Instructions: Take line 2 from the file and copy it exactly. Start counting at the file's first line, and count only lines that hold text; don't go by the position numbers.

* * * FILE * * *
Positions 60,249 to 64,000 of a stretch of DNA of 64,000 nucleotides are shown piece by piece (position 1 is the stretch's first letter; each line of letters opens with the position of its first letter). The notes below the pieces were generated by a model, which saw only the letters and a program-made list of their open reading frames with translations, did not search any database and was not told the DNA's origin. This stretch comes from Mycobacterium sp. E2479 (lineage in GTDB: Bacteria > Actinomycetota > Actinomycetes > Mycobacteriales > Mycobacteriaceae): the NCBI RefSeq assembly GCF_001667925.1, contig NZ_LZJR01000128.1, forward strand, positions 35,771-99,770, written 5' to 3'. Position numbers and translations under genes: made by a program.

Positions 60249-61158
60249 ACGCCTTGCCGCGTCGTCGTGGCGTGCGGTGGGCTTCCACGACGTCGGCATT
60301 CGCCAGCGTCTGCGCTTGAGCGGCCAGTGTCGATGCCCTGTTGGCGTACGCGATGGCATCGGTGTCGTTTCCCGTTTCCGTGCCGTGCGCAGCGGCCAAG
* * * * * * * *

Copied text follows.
Positions 60249-61158